When it eventually releases, Diablo III will include player to player auctions of in-game items for real money. Blizzard's Rob Pardo introduced the unprecedented plan with four key motivations behind it. He said that players want it, and that if they [Blizzard] didn't offer it, outside companies would. Because this system will be regulated, he said that this then ensures a great experience both for buyers and sellers. Shifting focus to how it integrates with the game, Pardo explained that the random nature of getting items in Diablo perfectly suited having such an auction system. And finally, he said that they expect it to add a great deal of depth and fun to the game long-term.
The real money auction house will operate at an account level, meaning players can feed items into it from any of their characters. Much like other online auction services, Blizzard will take a fee from both the seller and buyer on every transaction. Listing fees will be a flat amount, with the threshold set such to encourage a baseline quality of items to be worth it to try and auction. A fee will also be processed at the time of sale to cover the logistics of handling the trade. To give players a chance to try it out, Pardo said that there will probably be a certain number of free listings to start with.
Sellers will face an important decision at the time of sale. Proceeds can be taken as an electronic credit to the seller's Blizzard account. Doing so, however, locks that money into the Blizzard store system and it cannot be converted to cash. A second option will be offered to receive the proceeds from a sale in cash. This payout will be handled by a third party payment provider who will charge a separate transaction fee for this service. Pardo said that they are close to announcing the company which will be handling the cash side of the system but the contracts are not finalized yet.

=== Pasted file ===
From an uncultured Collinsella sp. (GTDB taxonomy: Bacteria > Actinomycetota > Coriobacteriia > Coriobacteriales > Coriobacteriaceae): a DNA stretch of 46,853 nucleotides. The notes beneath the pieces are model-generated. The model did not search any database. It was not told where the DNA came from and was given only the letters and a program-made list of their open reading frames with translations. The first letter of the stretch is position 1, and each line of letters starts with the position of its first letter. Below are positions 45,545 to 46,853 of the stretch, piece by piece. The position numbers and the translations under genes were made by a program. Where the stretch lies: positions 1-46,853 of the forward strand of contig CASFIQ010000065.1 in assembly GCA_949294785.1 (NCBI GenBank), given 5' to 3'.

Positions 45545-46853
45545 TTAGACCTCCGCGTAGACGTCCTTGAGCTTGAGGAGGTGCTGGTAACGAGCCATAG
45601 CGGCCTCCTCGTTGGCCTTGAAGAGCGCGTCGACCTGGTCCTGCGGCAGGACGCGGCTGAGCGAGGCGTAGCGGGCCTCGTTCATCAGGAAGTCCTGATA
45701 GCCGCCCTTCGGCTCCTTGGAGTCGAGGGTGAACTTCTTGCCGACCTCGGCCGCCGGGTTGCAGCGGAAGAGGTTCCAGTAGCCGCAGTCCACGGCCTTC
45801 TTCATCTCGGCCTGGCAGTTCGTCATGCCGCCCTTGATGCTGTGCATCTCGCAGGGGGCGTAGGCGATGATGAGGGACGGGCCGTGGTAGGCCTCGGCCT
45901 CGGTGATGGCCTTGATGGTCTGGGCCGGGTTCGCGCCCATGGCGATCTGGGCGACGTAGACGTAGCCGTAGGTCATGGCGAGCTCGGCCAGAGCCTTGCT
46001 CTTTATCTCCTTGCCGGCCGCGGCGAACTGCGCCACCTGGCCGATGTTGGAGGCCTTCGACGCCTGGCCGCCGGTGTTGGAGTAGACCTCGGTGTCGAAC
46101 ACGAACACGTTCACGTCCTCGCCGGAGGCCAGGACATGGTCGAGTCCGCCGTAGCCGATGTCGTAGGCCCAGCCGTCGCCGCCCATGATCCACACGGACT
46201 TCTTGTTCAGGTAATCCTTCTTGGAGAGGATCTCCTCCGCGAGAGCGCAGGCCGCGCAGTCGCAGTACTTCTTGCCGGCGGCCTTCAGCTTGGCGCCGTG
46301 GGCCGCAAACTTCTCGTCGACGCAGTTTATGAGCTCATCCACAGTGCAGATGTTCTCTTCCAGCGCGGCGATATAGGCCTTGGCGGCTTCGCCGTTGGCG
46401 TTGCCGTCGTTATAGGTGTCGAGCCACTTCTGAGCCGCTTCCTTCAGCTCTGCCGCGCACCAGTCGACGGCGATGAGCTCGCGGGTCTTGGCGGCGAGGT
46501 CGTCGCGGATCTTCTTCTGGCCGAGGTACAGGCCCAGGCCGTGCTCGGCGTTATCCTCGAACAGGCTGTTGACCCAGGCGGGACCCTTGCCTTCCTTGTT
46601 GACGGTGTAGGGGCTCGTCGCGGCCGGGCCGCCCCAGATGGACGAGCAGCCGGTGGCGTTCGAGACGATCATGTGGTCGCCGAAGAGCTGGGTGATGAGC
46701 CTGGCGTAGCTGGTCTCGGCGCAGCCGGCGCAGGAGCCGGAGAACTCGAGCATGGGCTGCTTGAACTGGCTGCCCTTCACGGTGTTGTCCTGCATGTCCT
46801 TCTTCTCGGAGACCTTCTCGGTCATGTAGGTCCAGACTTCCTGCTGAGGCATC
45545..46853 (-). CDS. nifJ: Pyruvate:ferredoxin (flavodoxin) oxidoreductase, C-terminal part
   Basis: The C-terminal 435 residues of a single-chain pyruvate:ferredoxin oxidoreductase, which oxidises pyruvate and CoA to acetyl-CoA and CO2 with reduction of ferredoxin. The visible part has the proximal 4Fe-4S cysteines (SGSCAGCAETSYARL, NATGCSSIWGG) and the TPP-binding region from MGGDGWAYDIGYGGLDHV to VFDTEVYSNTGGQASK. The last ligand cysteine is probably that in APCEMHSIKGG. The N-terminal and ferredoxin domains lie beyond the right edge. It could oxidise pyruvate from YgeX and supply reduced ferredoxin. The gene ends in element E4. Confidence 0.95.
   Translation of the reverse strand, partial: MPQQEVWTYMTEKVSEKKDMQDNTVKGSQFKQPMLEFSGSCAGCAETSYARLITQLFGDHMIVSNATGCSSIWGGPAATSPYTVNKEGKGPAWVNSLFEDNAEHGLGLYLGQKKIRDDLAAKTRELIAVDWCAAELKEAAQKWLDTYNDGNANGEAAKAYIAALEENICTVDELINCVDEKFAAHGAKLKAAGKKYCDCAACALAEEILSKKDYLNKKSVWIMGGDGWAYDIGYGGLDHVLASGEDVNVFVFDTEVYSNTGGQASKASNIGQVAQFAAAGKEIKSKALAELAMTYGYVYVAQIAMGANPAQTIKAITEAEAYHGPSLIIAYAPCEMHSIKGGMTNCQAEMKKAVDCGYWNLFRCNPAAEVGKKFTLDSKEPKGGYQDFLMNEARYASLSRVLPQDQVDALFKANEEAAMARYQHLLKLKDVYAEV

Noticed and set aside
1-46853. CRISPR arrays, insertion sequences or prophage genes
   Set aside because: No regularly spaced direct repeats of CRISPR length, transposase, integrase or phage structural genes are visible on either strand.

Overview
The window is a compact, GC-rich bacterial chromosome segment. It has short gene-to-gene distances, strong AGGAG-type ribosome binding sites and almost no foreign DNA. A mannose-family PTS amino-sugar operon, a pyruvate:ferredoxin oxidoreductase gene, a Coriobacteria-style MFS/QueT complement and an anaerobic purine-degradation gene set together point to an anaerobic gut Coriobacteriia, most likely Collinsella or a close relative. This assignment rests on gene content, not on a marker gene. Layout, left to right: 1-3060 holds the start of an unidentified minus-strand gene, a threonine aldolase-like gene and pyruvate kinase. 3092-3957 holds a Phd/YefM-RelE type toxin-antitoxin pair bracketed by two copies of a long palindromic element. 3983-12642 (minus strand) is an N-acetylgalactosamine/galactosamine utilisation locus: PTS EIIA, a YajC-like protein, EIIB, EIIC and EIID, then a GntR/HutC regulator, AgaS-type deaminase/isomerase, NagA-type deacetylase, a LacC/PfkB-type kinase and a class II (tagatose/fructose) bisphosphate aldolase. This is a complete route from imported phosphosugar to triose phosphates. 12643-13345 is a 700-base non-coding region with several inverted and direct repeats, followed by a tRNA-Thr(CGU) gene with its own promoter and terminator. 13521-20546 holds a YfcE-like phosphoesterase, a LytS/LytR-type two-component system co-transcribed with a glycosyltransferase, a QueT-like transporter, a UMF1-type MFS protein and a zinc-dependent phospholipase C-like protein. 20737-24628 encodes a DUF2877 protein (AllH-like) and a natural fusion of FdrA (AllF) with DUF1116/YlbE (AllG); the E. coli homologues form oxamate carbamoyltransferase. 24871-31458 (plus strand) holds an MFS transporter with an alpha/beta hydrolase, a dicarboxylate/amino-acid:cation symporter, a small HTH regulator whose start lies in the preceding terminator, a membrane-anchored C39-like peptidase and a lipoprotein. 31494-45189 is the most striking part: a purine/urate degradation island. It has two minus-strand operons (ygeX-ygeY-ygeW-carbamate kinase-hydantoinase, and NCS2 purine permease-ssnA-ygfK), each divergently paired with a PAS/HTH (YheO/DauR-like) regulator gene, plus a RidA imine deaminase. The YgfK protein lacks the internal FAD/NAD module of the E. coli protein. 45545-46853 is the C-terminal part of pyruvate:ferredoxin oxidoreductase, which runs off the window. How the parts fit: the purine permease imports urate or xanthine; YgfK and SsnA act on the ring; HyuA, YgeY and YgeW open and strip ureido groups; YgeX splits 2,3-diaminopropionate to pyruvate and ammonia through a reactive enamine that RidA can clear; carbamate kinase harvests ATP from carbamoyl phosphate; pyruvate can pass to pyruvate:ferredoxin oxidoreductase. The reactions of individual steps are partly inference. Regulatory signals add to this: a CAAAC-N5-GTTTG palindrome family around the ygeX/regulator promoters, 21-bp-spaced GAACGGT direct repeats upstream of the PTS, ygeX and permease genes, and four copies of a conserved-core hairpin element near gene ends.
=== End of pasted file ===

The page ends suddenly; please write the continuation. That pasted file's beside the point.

Diablo 3 will also include a traditional auction house using the in-game gold system. Like the real money version, it too will be at account level, allowing universal access for all the characters a player creates. Pardo also said that at this time Blizzard has no intention of creating a store to directly sell power items to players but cosmetic items have been considered.
From the financial perspective it's easy to see Blizzard's motivation for instituting an auction for cash system. Gold farming boomed in World of Warcraft, creating an extremely lucrative business that Blizzard didn't see a dime from. At the same time, combatting the efforts of those outside profiteers cost Blizzard valuable resources. From the player's standpoint, it's much more difficult to gauge the impact on the game. Pardo repeatedly said that the designers of the system expect it work smoothly because the large number of players and broad, random selection of items will work to keep the marketplace balanced. However, he admitted the team will need to monitor thing closely as it's something that's never been done before.
We'll have to wait for the final retail release to see how it works out. Due to the planned character wipe at the end of the beta, only the in-game gold auction house will be in the beta. Until then, though, there's certain to be plenty of discussion around this provocative decision.